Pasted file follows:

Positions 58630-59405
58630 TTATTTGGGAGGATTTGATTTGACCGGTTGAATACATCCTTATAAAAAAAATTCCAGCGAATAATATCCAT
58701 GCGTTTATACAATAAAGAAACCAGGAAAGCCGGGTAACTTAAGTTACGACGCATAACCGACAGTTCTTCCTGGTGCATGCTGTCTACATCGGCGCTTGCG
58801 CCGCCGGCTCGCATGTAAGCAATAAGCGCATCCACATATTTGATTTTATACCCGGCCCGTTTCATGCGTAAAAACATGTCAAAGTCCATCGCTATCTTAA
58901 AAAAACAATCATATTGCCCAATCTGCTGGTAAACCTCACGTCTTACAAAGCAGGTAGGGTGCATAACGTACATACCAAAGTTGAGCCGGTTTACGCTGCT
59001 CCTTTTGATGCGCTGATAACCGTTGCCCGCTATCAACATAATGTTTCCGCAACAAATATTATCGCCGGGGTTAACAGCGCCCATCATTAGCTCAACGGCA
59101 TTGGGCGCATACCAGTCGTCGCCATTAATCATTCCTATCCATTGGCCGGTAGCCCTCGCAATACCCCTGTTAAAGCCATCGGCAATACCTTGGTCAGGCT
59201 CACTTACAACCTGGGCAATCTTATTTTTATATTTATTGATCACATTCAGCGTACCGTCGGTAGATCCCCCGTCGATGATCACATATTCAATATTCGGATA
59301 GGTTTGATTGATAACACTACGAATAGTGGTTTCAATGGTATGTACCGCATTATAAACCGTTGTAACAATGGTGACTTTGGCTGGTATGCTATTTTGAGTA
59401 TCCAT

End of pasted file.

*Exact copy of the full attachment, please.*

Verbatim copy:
Positions 58630-59405
58630 TTATTTGGGAGGATTTGATTTGACCGGTTGAATACATCCTTATAAAAAAAATTCCAGCGAATAATATCCAT
58701 GCGTTTATACAATAAAGAAACCAGGAAAGCCGGGTAACTTAAGTTACGACGCATAACCGACAGTTCTTCCTGGTGCATGCTGTCTACATCGGCGCTTGCG
58801 CCGCCGGCTCGCATGTAAGCAATAAGCGCATCCACATATTTGATTTTATACCCGGCCCGTTTCATGCGTAAAAACATGTCAAAGTCCATCGCTATCTTAA
58901 AAAAACAATCATATTGCCCAATCTGCTGGTAAACCTCACGTCTTACAAAGCAGGTAGGGTGCATAACGTACATACCAAAGTTGAGCCGGTTTACGCTGCT
59001 CCTTTTGATGCGCTGATAACCGTTGCCCGCTATCAACATAATGTTTCCGCAACAAATATTATCGCCGGGGTTAACAGCGCCCATCATTAGCTCAACGGCA
59101 TTGGGCGCATACCAGTCGTCGCCATTAATCATTCCTATCCATTGGCCGGTAGCCCTCGCAATACCCCTGTTAAAGCCATCGGCAATACCTTGGTCAGGCT
59201 CACTTACAACCTGGGCAATCTTATTTTTATATTTATTGATCACATTCAGCGTACCGTCGGTAGATCCCCCGTCGATGATCACATATTCAATATTCGGATA
59301 GGTTTGATTGATAACACTACGAATAGTGGTTTCAATGGTATGTACCGCATTATAAACCGTTGTAACAATGGTGACTTTGGCTGGTATGCTATTTTGAGTA
59401 TCCAT